Skip to main content
Report this ad

See also:

Book Review: "Empress of the Night" by Eva Stachniak

"Empress of the Night" by Eva Stachniak

Impending death is often a time to reflect. People will look back upon their lives, on certain events, and on certain people and wonder if they did the right thing or if they lived a good life. It is no different for rulers. In "Empress of the Night" by Eva Stachniak, Catherine the Great, the Empress of Russia reflects back on her life, the people that were in it, and the events that shaped it.

"Empress of the Night" is told from Catherine's perspective. Catherine is near death and looking back upon her legacy. Catherine reflects on her childhood as the frightened Princess Sophie of Anhalt-Zerbst who comes to Russia to become the wife of Grand Duke Peter, nephew of Empress Elizabeth. She reflects on her complicated relationship with the two mothers in her life: her actual mother, the Princess Johanna and a mother figure in Empress Elizabeth. Catherine also looks back upon her unhappy and unsuccessful marriage to the odd and unlikable Grand Duke Peter. Reflections also include a look at her various lovers throughout her lifetime, her strained relationship with her son, another odd duck in Grand Duke Paul, her desire to put her beloved grandson Alexander in power when she dies, her failure in making her beautiful granddaughter Alexandrine the Queen of Sweden, and all her political maneuvering and complete absolute power. This is a full reflection on the life of one of the world's greatest rulers.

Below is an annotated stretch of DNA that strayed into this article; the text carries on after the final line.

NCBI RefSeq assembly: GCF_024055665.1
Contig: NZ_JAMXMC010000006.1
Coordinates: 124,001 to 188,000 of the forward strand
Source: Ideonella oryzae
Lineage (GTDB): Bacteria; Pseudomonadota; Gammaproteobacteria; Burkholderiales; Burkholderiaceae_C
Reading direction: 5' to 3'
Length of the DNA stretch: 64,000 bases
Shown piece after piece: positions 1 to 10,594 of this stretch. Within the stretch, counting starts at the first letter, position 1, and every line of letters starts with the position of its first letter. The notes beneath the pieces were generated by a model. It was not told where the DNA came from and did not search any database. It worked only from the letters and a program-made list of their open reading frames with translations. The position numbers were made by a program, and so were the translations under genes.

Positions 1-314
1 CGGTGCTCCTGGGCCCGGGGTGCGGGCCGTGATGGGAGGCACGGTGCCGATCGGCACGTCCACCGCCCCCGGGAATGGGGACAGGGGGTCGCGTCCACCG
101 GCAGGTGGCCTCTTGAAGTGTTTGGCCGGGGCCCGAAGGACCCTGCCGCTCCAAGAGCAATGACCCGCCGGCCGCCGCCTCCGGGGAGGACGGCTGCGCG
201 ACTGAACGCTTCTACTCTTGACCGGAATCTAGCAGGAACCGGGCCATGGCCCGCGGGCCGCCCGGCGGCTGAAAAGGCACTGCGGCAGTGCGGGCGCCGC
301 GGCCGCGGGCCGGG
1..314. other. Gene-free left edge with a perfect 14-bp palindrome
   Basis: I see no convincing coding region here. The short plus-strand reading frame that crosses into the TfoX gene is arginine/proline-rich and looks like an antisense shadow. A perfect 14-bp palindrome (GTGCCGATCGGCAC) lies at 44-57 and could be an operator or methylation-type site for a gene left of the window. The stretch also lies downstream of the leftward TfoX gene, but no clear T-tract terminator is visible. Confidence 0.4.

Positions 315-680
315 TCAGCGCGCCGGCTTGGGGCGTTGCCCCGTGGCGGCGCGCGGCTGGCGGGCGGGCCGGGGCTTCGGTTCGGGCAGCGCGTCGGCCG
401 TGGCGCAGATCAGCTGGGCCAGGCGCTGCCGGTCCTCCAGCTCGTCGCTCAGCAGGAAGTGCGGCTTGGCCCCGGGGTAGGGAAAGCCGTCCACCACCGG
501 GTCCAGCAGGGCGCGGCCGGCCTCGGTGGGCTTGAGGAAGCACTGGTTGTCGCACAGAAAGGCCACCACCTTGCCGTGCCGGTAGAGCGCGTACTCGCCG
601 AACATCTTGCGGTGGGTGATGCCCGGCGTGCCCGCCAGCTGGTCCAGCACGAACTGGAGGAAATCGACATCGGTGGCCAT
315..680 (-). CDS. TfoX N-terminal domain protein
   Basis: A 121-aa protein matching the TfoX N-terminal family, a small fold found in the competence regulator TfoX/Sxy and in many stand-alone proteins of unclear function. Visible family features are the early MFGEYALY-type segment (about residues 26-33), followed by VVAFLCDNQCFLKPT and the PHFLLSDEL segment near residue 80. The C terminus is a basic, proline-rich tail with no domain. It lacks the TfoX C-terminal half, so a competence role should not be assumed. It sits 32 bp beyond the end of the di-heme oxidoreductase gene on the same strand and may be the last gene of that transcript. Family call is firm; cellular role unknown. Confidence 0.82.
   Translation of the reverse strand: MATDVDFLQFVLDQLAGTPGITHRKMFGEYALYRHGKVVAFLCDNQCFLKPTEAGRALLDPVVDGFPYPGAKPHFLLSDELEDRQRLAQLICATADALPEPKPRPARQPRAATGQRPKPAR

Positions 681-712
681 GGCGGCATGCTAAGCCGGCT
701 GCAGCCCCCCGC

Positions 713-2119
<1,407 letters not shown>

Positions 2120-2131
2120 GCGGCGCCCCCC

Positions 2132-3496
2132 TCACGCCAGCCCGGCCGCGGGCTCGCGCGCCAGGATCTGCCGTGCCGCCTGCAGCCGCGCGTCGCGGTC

Sadly, "Empress of the Night" is not the most interesting read. While Stachniak's "The Winter Palace" (seen through the eyes of Catherine the Great's friend/servant) is captivating and a fresh take on the Empress of Russia, "Empress of the Night" reads more as a history book. It also has a very confusing and hard-to-follow stream of consciousness writing where Catherine just babbles leaving the reader confused as to who and what she is talking about.

Stachniak's research of Catherine the Great and her attention to detail are meticulous though. You really know the full scope of Catherine's life from reading this novel. You also get a picture of The Winter Palace, the dresses Catherine wore, her sexual escapades with her loves, and a full view of life in the Russian court.

"Empress of the Night" suffers from a lack of creativity and a real voice. Despite all the research and attention to detail, you never feel like you get to know Catherine. As readers, you'll feel and understand Catherine more in "The Winter Palace" compared to "Empress of the Night".

To purchase "Empress of the Night":

For more information on Eva Stachniak:

Report this ad